News / USA

WikiLeaks Court Martial Underway

Army Pfc. Bradley Manning is escorted into a courthouse at Fort Meade, Md., June 4, 2013.
Army Pfc. Bradley Manning is escorted into a courthouse at Fort Meade, Md., June 4, 2013.
Meredith Buel
The court martial of U.S. Army Private Bradley Manning, who gave hundreds of thousands of secret government files to the WikiLeaks website, began this week in a courtroom at Fort Meade, Maryland.  Some analysts say Manning is a traitor who endangered American lives, while supporters believe he is a whistleblowing hero.  

Prosecutors contend the 25-year-old Army intelligence analyst effectively put U.S. military secrets into the hands of the enemy, including Osama bin Laden.  They want to send him to prison for the rest of his life.

But Manning’s lawyers say he was young and naïve, and only wanted to enlighten the public about the harsh reality of America’s wars in Iraq and Afghanistan.

Steven Bucci is a senior foreign policy analyst at the Heritage Foundation.  He says Manning engaged in espionage and broke the trust of the nation.  \

“He took an oath not to violate that trust and he willfully and with disregard for any of the potential implications of what he did, stole information and gave it away to people who were not authorized to have it. That’s called spying in the vernacular," said Bucci.

Manning has admitted turning over hundreds of thousands of documents to the anti-secrecy website WikiLeaks.  He had access to the material and was arrested while serving in Iraq.

It is the largest release of classified information in U.S. history and is the most sensational since publication in 1971 of the Pentagon Papers, a secret Defense Department history of U.S. involvement in Vietnam.

Morris Davis is a former chief military prosecutor at Guantanamo Bay who says he plans to testify in Manning’s defense at the court martial.   

He says the prosecution in the Manning case is overzealous.

“I think the government, when it started, thought it was going to be like the trial of the century and I think the impact has not borne that out.  So they ought to accept a reasonable resolution and move on," said Davis.

As Manning’s trial opens, a grassroots activist network is supporting him through a Facebook page, Twitter account and website.  

Rallies are being held this week in dozens of U.S. cities and at least six foreign countries.  Thousands of people have donated more than $1 million for his defense fund.

Anne Wright is a retired U.S. Army Colonel and former diplomat who supports Bradley Manning and his decision to release classified documents.

“And these are particular cables that we need to know because they, many of them identify government malfeasance or even criminal actions being done by government employees that should be exposed to the world," said Wright.

But others say the release of the material threatened to expose valuable military and diplomatic sources and strained America’s relations with other governments.

Steven Bucci of the Heritage Foundation says Manning should be prosecuted.  

“So it’s a very important message to send to everyone in the military and to everyone in government service that if you have a security clearance you better play by the rules, and you should. If you don’t want to play by the rules, resign and leave. But you don’t get to try and torpedo the actions from within," he said.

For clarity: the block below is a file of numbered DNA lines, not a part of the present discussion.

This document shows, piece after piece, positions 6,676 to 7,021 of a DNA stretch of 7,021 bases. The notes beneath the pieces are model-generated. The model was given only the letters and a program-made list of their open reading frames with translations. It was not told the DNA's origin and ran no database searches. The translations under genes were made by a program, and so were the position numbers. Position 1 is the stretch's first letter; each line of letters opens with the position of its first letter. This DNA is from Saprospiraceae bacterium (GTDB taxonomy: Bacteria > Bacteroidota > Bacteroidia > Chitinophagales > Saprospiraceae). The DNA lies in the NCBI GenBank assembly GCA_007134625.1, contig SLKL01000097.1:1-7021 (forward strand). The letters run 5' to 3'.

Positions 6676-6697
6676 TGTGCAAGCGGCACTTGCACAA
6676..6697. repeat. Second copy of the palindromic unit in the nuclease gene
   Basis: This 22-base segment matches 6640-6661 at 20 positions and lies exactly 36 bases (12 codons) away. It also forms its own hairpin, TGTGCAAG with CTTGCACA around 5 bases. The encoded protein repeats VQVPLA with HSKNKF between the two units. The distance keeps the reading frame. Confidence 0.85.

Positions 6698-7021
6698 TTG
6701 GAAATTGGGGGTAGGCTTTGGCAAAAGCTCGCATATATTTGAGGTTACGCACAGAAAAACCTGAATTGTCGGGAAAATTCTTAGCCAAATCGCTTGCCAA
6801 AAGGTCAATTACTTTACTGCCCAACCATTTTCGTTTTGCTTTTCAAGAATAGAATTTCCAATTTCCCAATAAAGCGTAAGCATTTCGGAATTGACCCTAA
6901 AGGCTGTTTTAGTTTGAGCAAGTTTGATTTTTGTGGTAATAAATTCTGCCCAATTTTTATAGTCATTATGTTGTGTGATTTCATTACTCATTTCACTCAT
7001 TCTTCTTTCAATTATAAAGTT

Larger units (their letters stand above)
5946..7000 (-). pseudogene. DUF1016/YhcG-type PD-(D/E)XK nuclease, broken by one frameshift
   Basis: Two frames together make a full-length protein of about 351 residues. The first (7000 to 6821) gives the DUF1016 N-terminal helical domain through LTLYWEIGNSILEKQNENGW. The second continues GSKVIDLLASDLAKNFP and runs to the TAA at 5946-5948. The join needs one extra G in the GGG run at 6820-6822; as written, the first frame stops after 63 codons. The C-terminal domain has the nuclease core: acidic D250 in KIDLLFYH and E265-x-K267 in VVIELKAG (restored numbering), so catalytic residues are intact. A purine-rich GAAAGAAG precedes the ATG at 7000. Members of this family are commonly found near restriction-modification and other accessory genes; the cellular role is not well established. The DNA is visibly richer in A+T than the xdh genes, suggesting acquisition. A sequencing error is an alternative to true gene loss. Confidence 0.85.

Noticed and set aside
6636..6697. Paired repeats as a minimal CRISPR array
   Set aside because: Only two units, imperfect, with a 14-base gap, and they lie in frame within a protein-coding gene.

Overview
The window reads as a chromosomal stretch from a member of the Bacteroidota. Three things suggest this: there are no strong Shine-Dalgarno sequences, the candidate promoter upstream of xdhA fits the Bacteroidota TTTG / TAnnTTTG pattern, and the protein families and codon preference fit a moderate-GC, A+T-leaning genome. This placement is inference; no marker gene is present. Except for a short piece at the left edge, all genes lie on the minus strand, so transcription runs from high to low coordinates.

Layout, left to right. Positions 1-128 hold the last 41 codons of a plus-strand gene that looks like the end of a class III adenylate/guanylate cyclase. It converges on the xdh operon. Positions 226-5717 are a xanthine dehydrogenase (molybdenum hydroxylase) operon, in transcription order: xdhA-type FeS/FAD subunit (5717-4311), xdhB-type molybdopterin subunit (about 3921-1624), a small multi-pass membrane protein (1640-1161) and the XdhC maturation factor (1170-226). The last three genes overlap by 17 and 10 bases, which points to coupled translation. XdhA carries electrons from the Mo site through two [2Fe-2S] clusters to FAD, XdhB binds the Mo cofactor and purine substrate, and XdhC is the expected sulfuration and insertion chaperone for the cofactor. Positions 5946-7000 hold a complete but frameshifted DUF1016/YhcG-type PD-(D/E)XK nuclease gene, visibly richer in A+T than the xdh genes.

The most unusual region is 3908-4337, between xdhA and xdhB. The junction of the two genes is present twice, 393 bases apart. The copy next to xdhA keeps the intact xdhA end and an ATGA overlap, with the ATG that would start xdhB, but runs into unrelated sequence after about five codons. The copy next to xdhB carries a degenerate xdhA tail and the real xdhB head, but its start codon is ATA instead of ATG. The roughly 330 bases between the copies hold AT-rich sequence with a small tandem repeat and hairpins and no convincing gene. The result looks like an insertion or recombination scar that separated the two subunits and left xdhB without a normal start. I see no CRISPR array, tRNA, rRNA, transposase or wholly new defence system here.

Private Manning could be sentenced to life in prison if he is convicted.  The court martial is expected to last about three months.

You May Like

Photogallery Americans Celebrate Thanksgiving With Feasts, Festivities

Holiday traditions include turkey dinners, 'turkey trots,' American-style football and New York parade with giant balloons More

Video For Obama, Ferguson Violence is a Personal Issue

With two years left in term, analysts say, president has less to lose by taking conversation on race further More

Video Italian Espresso Expands Into Space

When Italian astronaut Samantha Cristoforetti headed for the ISS, her countrymen worried how she would survive six months drinking only instant coffee More

Featured Videos

Your JavaScript is turned off or you have an old version of Adobe's Flash Player. Get the latest Flash player.
To Make A Living, Nairobi Street Vendors Face Legal Hurdles, Physical Violencei
X
Lenny Ruvaga
November 27, 2014 7:05 PM
The Nairobi City Council has been accused of brutality in dealing with hawkers in the Central Business District - in order to stop them from illegally selling their wares on the streets. Lenny Ruvaga has more for VOA News from the Kenyan capital.
Video

Video To Make A Living, Nairobi Street Vendors Face Legal Hurdles, Physical Violence

The Nairobi City Council has been accused of brutality in dealing with hawkers in the Central Business District - in order to stop them from illegally selling their wares on the streets. Lenny Ruvaga has more for VOA News from the Kenyan capital.
Video

Video For Obama, Ferguson Violence is a Personal Issue

Throughout the crisis in Ferguson, Missouri, President Barack Obama has urged calm, restraint and respect for the rule of law. But the events in Ferguson have prompted him to call — more openly than he has before — for profound changes to end the racism and distrust that he believes still exists between whites and blacks in the United States. VOA White House correspondent Luis Ramirez reports.